White Cliffs and Walkways by Edwin Lerner

Most people know the White Cliffs from the song but I know them because I grew up next to them. Not admittedly the famous ones at Dover but the Seven Sisters, the cliffs in Sussex that stretch eastwards from Brighton and are a brilliant white background on a sunny day when you walk almost anywhere along the coast, except of course if you are looking out to sea from on top of them. I consider our Sussex cliffs superior to the Kent ones which are dirty and rather ragged looking in comparison to the Sisters, although I dare say the soldiers seeing them on the way to or back from war would not have been that particular. They were a sign of home and worth protecting.

In fact, the chalk cliffs along the south eastern shore of England remind us that we were once literally a part of Europe whatever the politicians and opinion polls say. As recently as 7000 years ago you could walk from Britain to Europe across what we now call the English Channel, the French La Manche. Many people did and began to populate our islands, erecting stone circles as temples. The most famous of these is Stonehenge which was built near the western edge of the great swathe of chalk that stretches across southern England from Dover to Winchester. Walking is the best way to see this country and I have twice now completed the hundred mile (160 kilometre) walk along the South Downs Way. Be prepared for mud if you try this walk. While the upper parts of the hills known oddly as Downs are generally dry the clay which lies next to them catches the water that runs through the porous chalk and turns it into a sticky goo.

Walking along the chalk ridges of the Way is simple but strenuous exercise taken at a pace you choose for yourself. Those more dedicated to fitness can swim across the Channel from Dover, a distance of just over twenty miles (thirty three kilometres). The first to do so was an English sea captain Mathew Webb in 1875 progressing at slightly under a mile an hour. The current records for the fastest swims by both men and women are currently held by Australians. Same old story: the Brits show the way and then the rest of the world overtakes us.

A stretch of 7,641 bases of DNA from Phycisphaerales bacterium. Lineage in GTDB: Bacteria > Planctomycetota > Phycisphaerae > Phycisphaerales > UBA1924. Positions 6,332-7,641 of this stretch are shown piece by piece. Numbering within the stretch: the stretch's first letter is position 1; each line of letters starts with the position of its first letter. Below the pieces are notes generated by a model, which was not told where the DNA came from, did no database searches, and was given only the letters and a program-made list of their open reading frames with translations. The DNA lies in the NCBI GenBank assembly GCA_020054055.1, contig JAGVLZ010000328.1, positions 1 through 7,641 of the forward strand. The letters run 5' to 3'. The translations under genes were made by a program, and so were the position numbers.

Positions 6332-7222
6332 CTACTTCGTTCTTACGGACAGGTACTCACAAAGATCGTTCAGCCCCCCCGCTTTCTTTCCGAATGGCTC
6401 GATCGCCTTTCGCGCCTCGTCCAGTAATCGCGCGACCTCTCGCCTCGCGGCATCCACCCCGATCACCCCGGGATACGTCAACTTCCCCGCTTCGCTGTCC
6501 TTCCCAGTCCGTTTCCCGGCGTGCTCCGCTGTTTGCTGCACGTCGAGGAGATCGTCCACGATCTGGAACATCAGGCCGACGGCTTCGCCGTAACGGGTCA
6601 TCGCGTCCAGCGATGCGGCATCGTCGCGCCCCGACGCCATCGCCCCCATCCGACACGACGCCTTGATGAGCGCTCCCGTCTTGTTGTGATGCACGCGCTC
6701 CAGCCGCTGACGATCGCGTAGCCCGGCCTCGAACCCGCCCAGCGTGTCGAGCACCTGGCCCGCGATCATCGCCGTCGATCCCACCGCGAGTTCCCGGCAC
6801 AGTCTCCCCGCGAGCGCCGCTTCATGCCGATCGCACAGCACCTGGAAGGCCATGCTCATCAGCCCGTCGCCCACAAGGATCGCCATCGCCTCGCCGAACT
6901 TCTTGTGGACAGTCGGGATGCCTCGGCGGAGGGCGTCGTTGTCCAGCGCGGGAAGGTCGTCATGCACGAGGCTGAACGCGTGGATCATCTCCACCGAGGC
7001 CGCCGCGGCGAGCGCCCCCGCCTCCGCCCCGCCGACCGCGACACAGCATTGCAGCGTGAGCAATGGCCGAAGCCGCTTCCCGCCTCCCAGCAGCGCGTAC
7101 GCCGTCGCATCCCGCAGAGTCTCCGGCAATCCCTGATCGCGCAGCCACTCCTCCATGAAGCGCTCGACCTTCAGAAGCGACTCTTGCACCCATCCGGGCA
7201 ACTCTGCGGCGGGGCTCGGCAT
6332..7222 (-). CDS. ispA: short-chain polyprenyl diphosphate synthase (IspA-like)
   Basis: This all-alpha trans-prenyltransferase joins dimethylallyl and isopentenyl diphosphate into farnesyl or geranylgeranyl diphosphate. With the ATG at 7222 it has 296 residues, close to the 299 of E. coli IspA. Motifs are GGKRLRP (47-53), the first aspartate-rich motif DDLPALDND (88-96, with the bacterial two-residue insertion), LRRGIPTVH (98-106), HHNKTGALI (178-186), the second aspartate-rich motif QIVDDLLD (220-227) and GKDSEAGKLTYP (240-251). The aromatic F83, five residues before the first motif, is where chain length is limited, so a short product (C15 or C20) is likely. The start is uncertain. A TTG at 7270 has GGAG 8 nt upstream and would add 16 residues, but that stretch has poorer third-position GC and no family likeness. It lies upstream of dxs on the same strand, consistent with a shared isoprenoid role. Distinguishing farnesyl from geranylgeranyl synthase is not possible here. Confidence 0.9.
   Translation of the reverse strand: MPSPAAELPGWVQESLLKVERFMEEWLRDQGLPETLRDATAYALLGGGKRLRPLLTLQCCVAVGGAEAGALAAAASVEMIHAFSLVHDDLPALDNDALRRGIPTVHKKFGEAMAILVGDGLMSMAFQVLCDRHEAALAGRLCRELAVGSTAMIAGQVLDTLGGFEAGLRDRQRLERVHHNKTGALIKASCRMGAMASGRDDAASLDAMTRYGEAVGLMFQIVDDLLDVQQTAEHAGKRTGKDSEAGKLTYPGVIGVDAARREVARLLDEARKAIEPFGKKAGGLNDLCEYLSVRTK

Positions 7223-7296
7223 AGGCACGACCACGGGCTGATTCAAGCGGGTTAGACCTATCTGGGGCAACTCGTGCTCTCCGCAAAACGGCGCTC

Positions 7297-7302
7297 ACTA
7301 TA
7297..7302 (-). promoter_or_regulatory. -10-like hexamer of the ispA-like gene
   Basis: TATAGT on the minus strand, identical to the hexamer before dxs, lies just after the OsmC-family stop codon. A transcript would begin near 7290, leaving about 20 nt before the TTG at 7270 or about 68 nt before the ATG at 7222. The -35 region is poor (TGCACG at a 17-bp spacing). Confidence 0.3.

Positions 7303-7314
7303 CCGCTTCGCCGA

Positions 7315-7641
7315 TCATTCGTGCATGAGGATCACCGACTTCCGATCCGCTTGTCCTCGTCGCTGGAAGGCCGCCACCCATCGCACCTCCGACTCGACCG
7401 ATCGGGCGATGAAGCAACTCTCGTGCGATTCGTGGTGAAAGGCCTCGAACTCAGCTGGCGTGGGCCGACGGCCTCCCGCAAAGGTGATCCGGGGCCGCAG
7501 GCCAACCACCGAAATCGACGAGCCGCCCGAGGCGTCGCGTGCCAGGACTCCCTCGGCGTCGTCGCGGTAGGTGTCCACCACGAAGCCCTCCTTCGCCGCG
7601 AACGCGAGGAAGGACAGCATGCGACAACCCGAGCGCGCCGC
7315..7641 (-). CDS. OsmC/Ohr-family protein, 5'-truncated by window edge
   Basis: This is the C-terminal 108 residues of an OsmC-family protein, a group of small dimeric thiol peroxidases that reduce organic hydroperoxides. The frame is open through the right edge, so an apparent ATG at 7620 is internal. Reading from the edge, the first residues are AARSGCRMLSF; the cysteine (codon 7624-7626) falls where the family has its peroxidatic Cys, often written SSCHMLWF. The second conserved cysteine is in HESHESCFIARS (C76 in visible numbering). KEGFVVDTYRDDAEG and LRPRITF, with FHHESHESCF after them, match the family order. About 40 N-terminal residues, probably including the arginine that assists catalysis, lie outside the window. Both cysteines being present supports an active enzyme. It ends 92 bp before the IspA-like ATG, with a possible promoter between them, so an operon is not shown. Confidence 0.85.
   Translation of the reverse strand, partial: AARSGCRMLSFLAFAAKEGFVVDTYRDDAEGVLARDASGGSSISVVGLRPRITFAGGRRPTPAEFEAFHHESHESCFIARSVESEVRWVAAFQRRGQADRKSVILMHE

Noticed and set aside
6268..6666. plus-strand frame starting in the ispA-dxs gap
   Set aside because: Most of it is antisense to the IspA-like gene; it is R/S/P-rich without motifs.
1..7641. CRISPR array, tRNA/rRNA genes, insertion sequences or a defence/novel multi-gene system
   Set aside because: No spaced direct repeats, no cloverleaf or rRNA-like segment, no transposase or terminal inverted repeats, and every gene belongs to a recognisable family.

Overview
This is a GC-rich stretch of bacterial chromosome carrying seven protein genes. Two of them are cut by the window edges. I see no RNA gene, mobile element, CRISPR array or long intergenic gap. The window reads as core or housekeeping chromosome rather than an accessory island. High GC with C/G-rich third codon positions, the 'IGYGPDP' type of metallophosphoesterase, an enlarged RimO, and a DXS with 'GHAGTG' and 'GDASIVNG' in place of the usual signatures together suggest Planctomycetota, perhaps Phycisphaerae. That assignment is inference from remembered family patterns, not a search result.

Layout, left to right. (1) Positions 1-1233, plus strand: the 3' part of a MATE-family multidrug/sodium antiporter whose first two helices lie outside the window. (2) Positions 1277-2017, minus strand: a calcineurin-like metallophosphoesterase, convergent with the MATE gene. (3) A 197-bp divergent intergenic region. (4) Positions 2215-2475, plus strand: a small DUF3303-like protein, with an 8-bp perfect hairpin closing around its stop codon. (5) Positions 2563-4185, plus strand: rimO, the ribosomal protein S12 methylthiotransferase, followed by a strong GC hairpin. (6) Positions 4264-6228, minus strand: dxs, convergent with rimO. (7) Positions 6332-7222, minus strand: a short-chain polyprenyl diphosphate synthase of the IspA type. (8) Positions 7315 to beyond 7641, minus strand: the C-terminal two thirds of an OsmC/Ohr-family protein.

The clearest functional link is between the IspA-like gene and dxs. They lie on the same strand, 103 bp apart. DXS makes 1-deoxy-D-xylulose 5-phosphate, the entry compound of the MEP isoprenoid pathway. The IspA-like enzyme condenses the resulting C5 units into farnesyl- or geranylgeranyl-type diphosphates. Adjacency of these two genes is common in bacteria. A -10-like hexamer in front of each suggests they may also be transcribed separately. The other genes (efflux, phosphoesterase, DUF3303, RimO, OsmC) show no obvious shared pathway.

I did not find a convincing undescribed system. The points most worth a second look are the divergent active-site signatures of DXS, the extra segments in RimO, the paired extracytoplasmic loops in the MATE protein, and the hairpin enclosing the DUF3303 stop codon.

On a clear day you can see France from the Dover cliffs, but not from Sussex where we like to keep our distance. Whatever the distance the geology and climate of north eastern France and south eastern England are similar so it is not surprising that we produce the same sort of food and drink. Kent and Sussex farms are known for growing hops and apples but we also produce several million bottles of wine a year in England and the best of it stands comparison with the drink first invented by Dom Perignon. Not that we would ever be allowed to give it the name they use. The producers of the real stuff employ an army of lawyers to clamp down on those impertinent enough to use their name without permission (and don’t bother asking). Even Elizabeth Taylor ran foul of them when she advertised a perfume which used the name – and no-one was suggesting you drank that type of Champagne.

However, when French President Jacques Chirac came to London and was entertained by then Prime Minister Tony Blair he was offered an English version of the drink the French consider their own and was reportedly very impressed with it. Later in the visit they went to a local pub for a pint of warm English beer but history does not record what he thought of that, although the chances are that it was also made using hops grown in chalk soil.

For the geologist this part of England provides an intriguing contrast between the sedimentary rock of the chalk and the volcanic flints embedded into it. Chalk consists of the skeletons of tiny sea creatures laid down millions of years ago while flint is an igneous rock, its frozen liquidity clearly visible in the stones used as a filler in the walls of houses often topped off with a thatched roof. While chalk is not much use except for those teachers who still use blackboards, flint was always valued as a tool or weapon, its hardness and sharp edges being ideal for cutting and stabbing. Strike two flints together and, of course, you can start a fire as cigarette lighters still do. No wonder they called that cartoon series about our ancestors The Flintstones. Yabadabadoo…